The next time you are cursing the assembly instructions for an IKEA desk or bookshelf, you will wish you were living in Edmonton.Residents in the Alberta capital can hire Brad Fremmerlid, a 24-year-old man with severe autism who can build anything. Although he doesn’t read or speak, Fremmerlid has an amazing ability to understand the most complex diagrams, blueprints and pictorial instructions. And for a small fee — currently about $20 — he will build any piece of furniture in your home.
“Everyone tells us we should be charging more, but we’re not really looking for money,” said his father, Mark Fremmerlid, an air ambulance pilot, who launched the business for his son this month. “We just want him to have something meaningful to do.
“It’s just started, but it seems to be so good for him to go to someone’s place and have a problem to solve,” he said in a telephone interview this week.
Since Brad was a preschooler, his father has been bringing home models, Lego kits and other toys for Brad to build “as therapy for his mind.” He figures Brad has assembled more than 2,000 objects since then.
The boy didn’t show an interest at first, noted Mark, who stresses his son isn’t an “autistic savant.”
“I just told him he had to build it and he did. Gradually, he took more and more interest in doing it, especially if it was something different or interesting.”
Moving to furniture assembly seemed like a logical transition.
“It just didn’t seem like a good solution to be always buying things for him to put together,” said Mark, who with his wife Debbie has three other children in their 20s.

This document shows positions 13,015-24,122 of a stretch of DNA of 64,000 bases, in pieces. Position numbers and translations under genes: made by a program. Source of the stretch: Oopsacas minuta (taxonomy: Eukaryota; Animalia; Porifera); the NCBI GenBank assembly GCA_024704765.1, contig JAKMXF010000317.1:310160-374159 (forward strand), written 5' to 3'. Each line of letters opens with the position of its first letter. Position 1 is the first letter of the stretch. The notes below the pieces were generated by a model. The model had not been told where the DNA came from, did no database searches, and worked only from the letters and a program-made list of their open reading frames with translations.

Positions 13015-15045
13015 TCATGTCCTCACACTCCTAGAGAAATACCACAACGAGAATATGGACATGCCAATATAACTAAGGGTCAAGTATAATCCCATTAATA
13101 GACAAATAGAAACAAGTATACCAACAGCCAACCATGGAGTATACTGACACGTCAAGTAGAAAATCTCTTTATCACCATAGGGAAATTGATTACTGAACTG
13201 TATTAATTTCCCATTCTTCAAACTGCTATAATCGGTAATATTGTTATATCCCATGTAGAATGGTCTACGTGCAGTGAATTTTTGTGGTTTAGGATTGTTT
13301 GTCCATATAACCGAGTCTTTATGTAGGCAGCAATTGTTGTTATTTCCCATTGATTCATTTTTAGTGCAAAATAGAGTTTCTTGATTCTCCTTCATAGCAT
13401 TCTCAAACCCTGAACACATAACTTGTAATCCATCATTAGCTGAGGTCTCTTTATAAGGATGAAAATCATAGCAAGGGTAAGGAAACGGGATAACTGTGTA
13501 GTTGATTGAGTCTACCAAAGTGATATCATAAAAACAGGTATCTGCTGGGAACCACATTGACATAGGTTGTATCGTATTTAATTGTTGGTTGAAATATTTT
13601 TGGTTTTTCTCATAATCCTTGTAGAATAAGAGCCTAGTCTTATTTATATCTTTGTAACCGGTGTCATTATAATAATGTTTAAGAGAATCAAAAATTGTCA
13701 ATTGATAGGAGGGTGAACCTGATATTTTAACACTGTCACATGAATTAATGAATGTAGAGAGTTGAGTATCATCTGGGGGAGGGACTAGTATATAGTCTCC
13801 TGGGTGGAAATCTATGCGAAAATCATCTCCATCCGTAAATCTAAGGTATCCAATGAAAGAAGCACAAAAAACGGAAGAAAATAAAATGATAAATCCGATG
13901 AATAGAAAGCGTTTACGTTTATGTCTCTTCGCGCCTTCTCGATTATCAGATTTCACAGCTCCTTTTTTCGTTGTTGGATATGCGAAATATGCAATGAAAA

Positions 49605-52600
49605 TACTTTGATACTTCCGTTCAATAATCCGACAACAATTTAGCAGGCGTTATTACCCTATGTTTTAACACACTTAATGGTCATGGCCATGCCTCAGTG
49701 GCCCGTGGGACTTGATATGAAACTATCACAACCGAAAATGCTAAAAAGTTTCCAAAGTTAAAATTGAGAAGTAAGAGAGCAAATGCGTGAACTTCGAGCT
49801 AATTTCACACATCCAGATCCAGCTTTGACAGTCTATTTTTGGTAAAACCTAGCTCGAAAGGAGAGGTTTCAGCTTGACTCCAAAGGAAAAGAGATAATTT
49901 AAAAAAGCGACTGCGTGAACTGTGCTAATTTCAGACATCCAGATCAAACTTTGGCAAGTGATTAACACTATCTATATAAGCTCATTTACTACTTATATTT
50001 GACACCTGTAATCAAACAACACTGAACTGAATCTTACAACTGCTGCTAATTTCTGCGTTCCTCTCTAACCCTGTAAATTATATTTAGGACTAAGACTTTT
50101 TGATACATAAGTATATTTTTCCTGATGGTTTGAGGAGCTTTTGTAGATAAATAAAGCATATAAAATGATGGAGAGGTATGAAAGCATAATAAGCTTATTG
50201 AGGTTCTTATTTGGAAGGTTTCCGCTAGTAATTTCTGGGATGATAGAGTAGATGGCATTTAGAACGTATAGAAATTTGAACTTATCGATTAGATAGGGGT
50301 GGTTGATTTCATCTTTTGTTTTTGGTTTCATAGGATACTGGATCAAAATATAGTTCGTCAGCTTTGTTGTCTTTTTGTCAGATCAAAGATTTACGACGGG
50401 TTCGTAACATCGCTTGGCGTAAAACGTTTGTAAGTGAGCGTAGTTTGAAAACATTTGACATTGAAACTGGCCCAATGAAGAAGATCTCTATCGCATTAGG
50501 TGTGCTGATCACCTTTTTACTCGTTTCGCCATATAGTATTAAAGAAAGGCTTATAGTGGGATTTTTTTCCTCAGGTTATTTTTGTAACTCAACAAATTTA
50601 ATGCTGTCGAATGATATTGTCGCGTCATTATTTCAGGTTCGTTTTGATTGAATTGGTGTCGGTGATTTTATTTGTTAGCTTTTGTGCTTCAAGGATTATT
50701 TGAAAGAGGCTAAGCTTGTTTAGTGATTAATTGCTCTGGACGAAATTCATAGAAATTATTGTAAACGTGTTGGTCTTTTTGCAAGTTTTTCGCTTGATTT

“It’s much better if he actually builds somebody else’s project. It’s just so much more practical.”
So far, the business — Made by Brad — has had eight clients, who have asked the young man to assemble everything from a shower caddy to a filing cabinet.
Mark books appointments through the company’s website. Brad communicates through rudimentary hand signs. But a support worker, who drives him to the jobs, assists with any questions a client may have.
Edmonton homemaker Elzbeita Broz hired Brad on Wednesday to build her two young boys an “Ultimate Chef’s Kitchen” that she bought from HomeSense after Christmas.
The wooden play kitchen had been sitting in a box in the family’s hallway for about three weeks waiting to be put together by her husband Rafal, who was “not very excited about it,” Broz said in a telephone interview.
After reading a local newspaper article about Brad’s new business, Broz called to make an appointment.
“When we opened the box this morning before Brad came and I saw how many small pieces there were, I was a little bit afraid it would be too challenging for him,” Broz admitted. “But he had no trouble. It was amazing.”
With the parts spread out on Broz’s living room floor, Brad studied the instructions for several minutes and then started to work. What would have taken her husband three days took Brad three hours, Broz said.
“He was very focused on the job. He didn’t need to look at the instructions as he worked,” she said. “When he was finished, you could see he was very happy and proud of himself, and so were we. He almost did a happy dance.”